On an episode of the Dick Cavett Show from December 1970, Canadian literary scholar and cultural philosopher Marshall McLuhan was introduced as “a prophet of the electronic revolution.”
McLuhan was the critical cultural thinker most famous for theorizing that the way in which humanity attempts to express itself reveals the essence of its purpose – “the medium is the message.”
With the advent of the printing press and common literacy, McLuhan saw the individualization of culture. With radio and television, he saw the momentum of an “electronic interdependence” that would recreate the world “in the image of a
McLuhan’s cultural theories often gravitated toward creative communication. He hailed artists as prophets of the human race and art as the consolidator and liaison of human experience on the most critical primal level.
Imaginations, a peer-reviewed “multilingual, open-access journal of international visual cultural studies,” published a special issue of essays on McLuhan’s processes as they relate to art theory, the reaches and deficiencies of his scope, his collaborative projects and the thinking he continues to inspire in December of 2017.
To ease into the anthology, Mohammad Salemy’s brief essay on McLuhan’s role in the 1967 international media event produced by the BBC, Our World, is a fine place to start. Including a transcript of McLuhan’s first words to the global masses, Salemy highlights McLuhan’s prophetic consciousness of the impact this new immediacy in communication would have on human culture.
In an attempt to lift humanity from its anesthetized acceptance of the perceived inevitability of sociopolitical systems, McLuhan turned to artists to recontextualize the familiar. Kenneth R. Allen’s essay exploring "Marshall McLuhan’s Counterenvironment within the Stream of Defamiliarization" traces the lineage of these processes to early 19th century thinkers.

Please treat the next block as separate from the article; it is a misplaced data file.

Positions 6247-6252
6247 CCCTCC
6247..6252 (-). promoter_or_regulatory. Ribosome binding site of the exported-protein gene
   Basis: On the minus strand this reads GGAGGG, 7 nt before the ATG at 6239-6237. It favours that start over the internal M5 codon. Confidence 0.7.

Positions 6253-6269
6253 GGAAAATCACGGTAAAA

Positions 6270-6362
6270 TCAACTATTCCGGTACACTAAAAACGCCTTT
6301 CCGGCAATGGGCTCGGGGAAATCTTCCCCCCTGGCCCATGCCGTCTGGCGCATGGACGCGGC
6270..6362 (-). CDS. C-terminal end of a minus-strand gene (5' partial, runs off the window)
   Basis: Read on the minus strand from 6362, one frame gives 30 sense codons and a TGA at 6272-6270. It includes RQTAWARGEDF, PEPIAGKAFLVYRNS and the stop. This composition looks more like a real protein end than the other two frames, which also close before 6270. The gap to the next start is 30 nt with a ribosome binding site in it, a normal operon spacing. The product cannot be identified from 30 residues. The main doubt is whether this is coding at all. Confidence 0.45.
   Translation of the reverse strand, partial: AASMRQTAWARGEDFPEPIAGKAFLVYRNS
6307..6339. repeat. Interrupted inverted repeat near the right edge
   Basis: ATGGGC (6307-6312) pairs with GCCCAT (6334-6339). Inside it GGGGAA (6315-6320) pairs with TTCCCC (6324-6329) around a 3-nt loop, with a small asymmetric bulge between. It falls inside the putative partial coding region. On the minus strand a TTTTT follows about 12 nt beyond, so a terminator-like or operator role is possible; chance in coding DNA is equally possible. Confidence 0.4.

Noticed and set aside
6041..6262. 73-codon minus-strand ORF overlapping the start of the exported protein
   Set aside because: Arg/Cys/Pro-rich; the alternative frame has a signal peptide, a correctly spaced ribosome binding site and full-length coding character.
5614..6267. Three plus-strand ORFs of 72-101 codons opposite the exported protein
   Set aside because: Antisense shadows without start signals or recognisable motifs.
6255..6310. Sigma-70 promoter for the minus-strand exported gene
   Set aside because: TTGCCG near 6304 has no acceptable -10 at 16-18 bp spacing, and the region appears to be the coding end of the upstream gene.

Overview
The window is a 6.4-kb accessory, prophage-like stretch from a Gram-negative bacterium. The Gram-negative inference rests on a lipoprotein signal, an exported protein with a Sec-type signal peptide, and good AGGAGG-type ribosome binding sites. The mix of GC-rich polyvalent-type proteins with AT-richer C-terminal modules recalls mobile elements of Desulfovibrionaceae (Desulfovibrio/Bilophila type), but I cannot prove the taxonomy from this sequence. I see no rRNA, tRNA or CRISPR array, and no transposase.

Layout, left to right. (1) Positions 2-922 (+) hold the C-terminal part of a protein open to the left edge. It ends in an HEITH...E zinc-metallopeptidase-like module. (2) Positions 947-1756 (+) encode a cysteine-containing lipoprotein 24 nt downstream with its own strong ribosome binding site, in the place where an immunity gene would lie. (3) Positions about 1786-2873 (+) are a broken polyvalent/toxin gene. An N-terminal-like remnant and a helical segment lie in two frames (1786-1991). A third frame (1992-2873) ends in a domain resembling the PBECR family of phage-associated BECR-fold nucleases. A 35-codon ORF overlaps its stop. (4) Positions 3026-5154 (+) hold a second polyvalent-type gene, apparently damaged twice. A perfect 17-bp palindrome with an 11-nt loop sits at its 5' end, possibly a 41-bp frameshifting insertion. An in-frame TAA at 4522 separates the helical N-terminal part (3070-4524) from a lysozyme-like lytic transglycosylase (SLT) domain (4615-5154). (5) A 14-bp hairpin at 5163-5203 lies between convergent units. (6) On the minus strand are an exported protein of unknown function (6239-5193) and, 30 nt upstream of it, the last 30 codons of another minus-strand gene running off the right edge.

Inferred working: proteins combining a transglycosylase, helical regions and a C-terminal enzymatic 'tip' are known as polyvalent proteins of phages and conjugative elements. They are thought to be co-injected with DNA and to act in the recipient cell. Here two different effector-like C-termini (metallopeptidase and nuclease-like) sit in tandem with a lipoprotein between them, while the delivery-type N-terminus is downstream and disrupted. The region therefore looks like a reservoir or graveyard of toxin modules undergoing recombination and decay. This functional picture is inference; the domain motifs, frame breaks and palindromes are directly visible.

McLuhan’s taste for creative collaboration came from his desire to tackle “things from many angles at once.” A few essays in this issue of Imaginations explore specific project-based relationships with a healthy dose of sentimentality. Both Elena Lamberti and Alexander Kuskis’ contributions illuminate McLuhan’s digestion and elevation of the works and philosophies of sculptor/filmmaker Sorel Etrog and mixed-media collage artist P. Mansaram, respectively.
Jessica Jacobson-Konefall, May Chew and Daina Warren challenge McLuhan’s theory of media as message through the content-driven work of Cree multi-disciplinary artist Cheryl L’Hirondelle and bring to light McLuhan’s own perceptive limits based in anthropocentric colonial ideologies. Jody Berland’s contribution encourages defamiliarized reflective observation through the lenses of the animals humans interact with on domestic and agricultural levels.
Particularly poignant in the age of “fake news” is performance artist and writer Henry Adam Svec's journey into “hoax art” and its relation to McLuhan’s media theory and creative practice. Svec plays into the power of suggestion with humour and delight.
These, among the rest of the essays in the collection, offer an invaluable bibliography on media theory and McLuhan’s influence and influences. Though some contributions may require some auxiliary research to fully absorb, this special issue of Imaginations only deepens the rabbit hole for curious minds searching beyond familiar systems for humanity’s true reflection.